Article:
Weather Woes

Security Meltdown at Republican Convention in Tampa

The Secret Service folds its tent—literally—as blocked roads and checkpoints make access difficult.

Joe Raedle / Getty Images

When I started counting, inside the perimeter of the Tampa Bay Times Forum, the number of machine guns strapped to National Guard or Secret Service personnel totaled 28. All roads but one leading to the Forum—where networks are broadcasting Sunday morning shows—were barricaded, some with snowplow trucks, and the line of cars and trucks angling to make it through wrapped around two blocks.

Ditching the car, it took an hour to make it inside through twisting paths marked by security fences and confused guards. And that was before making it to a dark, covered, leaky passageway featuring wet blue Astroturf.

This is no way to run a convention, and it isn't even raining yet.

The reason, according to Reince Priebus, the Republican Party chairman, is that the Secret Service insisted on closing its tents as Tropical Storm Isaac approached, reducing the number of entrance points to the convention center complex. And that produced mass confusion with journalists and others trying to make their hit times for live TV appearances. When the convention actually starts, this could mean endless headaches for everyone—not just the media—trying to get to their seats and work spaces.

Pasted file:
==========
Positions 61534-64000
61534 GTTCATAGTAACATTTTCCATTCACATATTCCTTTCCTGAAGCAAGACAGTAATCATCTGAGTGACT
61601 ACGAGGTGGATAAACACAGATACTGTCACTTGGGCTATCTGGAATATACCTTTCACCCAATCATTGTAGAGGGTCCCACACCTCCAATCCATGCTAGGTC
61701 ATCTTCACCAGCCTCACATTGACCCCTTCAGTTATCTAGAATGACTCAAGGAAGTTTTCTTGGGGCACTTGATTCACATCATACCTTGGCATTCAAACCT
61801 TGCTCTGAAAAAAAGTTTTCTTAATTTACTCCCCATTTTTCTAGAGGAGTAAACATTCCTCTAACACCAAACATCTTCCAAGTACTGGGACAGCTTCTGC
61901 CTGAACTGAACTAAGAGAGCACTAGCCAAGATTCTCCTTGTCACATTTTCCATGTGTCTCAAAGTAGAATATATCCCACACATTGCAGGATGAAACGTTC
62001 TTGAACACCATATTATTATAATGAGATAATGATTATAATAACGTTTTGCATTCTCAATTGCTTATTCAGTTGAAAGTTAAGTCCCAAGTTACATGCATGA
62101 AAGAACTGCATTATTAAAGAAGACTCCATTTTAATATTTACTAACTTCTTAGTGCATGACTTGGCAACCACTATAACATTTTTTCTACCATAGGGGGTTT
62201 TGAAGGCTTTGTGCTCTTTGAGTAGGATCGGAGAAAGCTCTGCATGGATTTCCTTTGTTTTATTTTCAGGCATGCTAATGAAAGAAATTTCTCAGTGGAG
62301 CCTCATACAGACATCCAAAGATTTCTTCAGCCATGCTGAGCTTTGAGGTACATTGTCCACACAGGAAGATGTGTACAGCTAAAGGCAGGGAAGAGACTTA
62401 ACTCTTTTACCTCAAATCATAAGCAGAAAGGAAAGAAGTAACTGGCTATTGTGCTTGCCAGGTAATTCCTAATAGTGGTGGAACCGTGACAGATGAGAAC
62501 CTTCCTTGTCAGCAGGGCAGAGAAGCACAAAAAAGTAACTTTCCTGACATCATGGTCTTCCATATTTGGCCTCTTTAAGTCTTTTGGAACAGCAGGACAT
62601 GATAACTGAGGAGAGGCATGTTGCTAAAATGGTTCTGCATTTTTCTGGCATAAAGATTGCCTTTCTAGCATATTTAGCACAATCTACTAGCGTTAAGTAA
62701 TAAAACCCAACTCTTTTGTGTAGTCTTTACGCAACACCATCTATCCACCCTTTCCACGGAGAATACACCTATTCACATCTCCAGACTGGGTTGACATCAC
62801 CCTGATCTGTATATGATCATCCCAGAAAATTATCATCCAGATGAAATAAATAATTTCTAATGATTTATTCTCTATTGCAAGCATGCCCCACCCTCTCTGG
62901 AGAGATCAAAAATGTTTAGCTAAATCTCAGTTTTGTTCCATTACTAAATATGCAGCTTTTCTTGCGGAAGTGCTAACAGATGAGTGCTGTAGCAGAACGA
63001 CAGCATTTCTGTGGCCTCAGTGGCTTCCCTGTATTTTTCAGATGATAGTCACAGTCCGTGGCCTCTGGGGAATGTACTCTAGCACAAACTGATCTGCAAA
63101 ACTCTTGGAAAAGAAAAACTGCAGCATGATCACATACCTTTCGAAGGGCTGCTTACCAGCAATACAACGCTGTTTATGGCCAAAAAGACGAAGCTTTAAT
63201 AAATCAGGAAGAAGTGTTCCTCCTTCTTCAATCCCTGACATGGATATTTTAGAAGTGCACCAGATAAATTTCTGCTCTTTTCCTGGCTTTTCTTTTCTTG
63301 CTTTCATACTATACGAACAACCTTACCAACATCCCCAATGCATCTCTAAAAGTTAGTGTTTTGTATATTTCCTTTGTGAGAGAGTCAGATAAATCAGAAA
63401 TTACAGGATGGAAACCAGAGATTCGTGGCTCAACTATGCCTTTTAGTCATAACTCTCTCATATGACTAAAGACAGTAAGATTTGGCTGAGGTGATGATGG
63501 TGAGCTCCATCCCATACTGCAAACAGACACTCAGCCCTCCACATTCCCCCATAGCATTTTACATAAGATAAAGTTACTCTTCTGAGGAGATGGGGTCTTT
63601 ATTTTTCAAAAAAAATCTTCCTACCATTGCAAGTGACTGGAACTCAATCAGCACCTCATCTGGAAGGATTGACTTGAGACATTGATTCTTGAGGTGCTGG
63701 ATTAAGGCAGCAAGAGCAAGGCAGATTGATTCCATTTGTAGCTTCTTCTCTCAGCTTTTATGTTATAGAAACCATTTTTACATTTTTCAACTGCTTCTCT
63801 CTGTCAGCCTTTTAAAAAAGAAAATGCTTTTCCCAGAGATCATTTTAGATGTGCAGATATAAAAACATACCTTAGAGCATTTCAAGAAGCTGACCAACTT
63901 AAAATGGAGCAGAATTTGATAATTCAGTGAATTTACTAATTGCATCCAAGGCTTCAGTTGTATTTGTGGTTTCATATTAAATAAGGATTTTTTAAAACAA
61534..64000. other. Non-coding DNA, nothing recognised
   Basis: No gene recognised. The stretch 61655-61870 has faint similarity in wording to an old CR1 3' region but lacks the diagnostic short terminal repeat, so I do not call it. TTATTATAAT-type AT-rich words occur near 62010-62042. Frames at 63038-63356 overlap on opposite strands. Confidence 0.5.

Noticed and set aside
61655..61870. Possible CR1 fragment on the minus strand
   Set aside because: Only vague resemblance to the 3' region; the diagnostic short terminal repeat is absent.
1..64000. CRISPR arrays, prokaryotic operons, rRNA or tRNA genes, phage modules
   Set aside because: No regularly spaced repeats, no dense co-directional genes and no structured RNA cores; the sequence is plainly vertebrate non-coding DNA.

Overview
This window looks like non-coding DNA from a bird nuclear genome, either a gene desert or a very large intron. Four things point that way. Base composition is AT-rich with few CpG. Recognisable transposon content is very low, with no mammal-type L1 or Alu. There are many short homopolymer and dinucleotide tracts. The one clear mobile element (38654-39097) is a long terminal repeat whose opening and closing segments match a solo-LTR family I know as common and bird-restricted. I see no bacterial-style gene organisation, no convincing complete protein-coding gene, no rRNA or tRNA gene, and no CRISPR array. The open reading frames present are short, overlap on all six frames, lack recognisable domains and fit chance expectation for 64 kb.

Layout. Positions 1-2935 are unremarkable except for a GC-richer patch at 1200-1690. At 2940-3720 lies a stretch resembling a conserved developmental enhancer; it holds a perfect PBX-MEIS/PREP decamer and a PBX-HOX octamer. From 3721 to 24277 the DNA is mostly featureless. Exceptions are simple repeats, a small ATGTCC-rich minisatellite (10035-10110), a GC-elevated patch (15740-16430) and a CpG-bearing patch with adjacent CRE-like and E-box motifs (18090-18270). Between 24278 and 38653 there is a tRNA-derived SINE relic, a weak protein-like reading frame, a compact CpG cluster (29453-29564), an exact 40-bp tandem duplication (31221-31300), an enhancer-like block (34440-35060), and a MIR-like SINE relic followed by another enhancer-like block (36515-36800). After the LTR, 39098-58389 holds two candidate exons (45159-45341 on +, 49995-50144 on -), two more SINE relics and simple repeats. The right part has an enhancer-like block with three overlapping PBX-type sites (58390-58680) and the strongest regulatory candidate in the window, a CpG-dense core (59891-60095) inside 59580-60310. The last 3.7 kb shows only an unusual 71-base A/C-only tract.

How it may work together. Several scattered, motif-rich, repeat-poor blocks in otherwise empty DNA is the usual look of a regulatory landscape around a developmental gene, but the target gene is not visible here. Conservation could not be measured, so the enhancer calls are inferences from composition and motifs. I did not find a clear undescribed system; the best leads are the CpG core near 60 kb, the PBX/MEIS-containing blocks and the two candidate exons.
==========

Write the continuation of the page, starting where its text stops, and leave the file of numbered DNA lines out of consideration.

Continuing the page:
"It's a lot easier being governor," says Rick Scott, Florida's chief executive. He told me the Secret Service escorts him right in, no security waning necessary. Seemingly unruffled by the approaching storm, Scott told Priebus, "Let me know if you need any resources. We know how to do this."

When asked by a CNN makeup person how he was doing, Ron Brownstein, editorial director of National Journal who had to traverse the lengthy obstacle course outside, replied, "Debatable."

The more troubling news is the Secret Service decision not to allow umbrellas within the perimeter.

"What are we going to do with all of these people standing out in the rain for long periods of time?" sighs an exasperated Preibus whose predecessor, former RNC chairman Michael Steele, told me he and a committee chose this locale years ago. One of the deciding factors, he said, was research showing that a hurricane hadn't hit Tampa during the last week of August in 100 years.

Every convention has its bumps to be sure. When a hurricane struck Florida in 2008, the Republicans cancelled day one of their convention even though they were safely ensconced in Minneapolis.

The big winners here are the pop up parking lot owners and the disposable rain poncho peddlers.